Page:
My weblog ELECTRON BLUE, which concentrated on science and mathematics, ran from 2004-2008. It is no longer being updated. My current blog, which is more art-related, is here.

Thu, 09 Dec, 2004


It's Brumalia time, which is the period of the shortest days of the year. "Brumalia" is a Roman name for this time of year. The word is from a contraction of the Latin brevissima or "shortest." In this era of religious innovation, Neo-Pagans have devised neo-Roman-pagan celebrations for this holiday. Clever, those ancient Roman Internet webmasters! There is also the familiar refrain, oft repeated by educated folk, that "Christmas" is "just a borrowing from pagan celebrations, such as the 'Saturnalia,' that happened around the winter solstice," thus helping to prove to their satisfaction that Christianity is an eclectic and ultimately trivial mish-mosh of previous traditions. I am still wondering whether there is any "pure" cultural practice which does not borrow and transform anything from previous traditions. Bona Saturnalia!

I am doing the things I usually do around this time of year, which are "artsy." I make my own Christmas/holiday cards, cutting and folding and painting them individually with spray and spatter paint and markers. This is not as time-consuming or difficult as you may think, as it's easy to put about 15 or 16 down on newspapers spread on the floor and spray them all at once.

Each year I choose a different "theme color" which I use in art and graphics and clothes accessories. Sometimes I choose a combination of colors. I have been doing this for a long, long time. It is part of an artist's management of color, and ensures, over the long run, that I don't paint too many pictures or create too many graphics with the same color scheme. I get to "explore" a new color every year, and see how it can be effective in combination with other colors. Most of the time, I choose a bold, highly saturated color; for instance, the color for 2002 was deep luminescent blue, the color of my Honda CRV which is known as "Electron Blue." (See the header for this Weblog for the explanation of the color in "Why the Title?") But the last few years, I have chosen ladylike pastel colors. 2003 was lavender, 2004 was light sky blue, and 2005 is pale mint green. I can choose to jazz it up by calling it "electric green," which is the color of the brilliant flash you see when a transformer blows up. So my holiday cards for the winter of 2004-2005 are electric green.

I'll also be painting my journal note/sketchbook for 2005 that color. My Web journaling is a very recent phenomenon compared to my written journal, which I have kept, without interruption, since 1968. (Yes, 1968. That's 36 years. My written journal started during the time I was barely passing math, and hating every moment of it, in high school.) I write in it every night, although my entries may not always be gems of literary merit. Often it just chronicles what artwork I am working on, or what the weather was, or whether the Red Sox lost or won that night. It also contains a daily report of expenses. These mundane details prove to be useful years later when I am trying to track down a reference, or the date of a purchase. Occasionally I do get literary or philosophical. Every so often news from the wider world shows up in this journal, but it has to be something really important, such as the Red Sox winning the World Series. That merited half a page in big red headlines. I don't think I had ever done that before.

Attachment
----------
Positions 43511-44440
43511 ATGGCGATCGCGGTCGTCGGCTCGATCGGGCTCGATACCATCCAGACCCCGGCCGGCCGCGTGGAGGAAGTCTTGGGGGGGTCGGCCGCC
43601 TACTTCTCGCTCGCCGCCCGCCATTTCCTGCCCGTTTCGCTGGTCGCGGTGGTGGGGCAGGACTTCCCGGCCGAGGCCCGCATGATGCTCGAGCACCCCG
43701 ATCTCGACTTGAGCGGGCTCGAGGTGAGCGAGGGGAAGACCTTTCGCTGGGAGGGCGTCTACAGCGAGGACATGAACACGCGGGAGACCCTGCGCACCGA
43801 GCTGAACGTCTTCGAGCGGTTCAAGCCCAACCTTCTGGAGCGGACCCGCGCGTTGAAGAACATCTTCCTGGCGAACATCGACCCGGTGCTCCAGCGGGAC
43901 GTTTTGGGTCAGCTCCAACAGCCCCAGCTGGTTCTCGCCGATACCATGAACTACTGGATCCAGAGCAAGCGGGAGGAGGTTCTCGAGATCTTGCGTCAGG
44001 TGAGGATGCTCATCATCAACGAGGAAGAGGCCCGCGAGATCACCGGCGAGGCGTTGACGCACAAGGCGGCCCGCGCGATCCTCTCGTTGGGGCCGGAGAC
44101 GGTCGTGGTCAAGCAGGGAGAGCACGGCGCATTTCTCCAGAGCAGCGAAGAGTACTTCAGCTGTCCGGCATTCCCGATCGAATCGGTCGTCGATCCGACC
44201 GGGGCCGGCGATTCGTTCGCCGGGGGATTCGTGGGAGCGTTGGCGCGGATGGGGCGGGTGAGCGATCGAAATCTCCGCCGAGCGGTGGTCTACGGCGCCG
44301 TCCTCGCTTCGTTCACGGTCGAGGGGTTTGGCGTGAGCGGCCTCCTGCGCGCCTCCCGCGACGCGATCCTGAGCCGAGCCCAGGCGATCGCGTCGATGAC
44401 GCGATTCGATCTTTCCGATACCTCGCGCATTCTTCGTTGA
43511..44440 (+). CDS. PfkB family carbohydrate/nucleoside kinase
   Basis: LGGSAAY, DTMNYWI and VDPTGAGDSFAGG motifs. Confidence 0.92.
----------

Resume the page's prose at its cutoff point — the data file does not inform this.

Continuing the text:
Most of these journals are illustrated, and in this, my mathematical/physics era, I put my math and physics notes in them too. As I review my classical mechanics, I refer back to my blue-painted 2002 journal which has many nicely illustrated pages on exponents, progressions, and the formulas for acceleration and the distance traveled while accelerating. The entry for August 17, 2002 features an account of an experiment I did in my Electron Blue car while driving on a straight and momentarily traffic-free highway. I accelerated from one round number to another, ten miles per hour faster (I did not exceed the speed limit, at least not by more than 5 miles an hour) in 13 seconds. When I had returned safely home, I put the numbers together to determine my rate of acceleration and the distance traveled. Change in acceleration divided by change in time gives me the (steady) rate of acceleration. The distance formula is more complex, made of components including time2 and the average of two quantities. Revisiting my journal notes, written by me and for myself, is a good way to review what I need.

I wonder whether any professional physicists make their own holiday cards, choose "theme colors" for the year, and decorate their journal-books, or even keep personal journal-books. These things are from the realm of artists (and women) and I would be interested whether any such thing crosses the cultural and gender gap between artists and scientists.

Posted at 2:48 am | link

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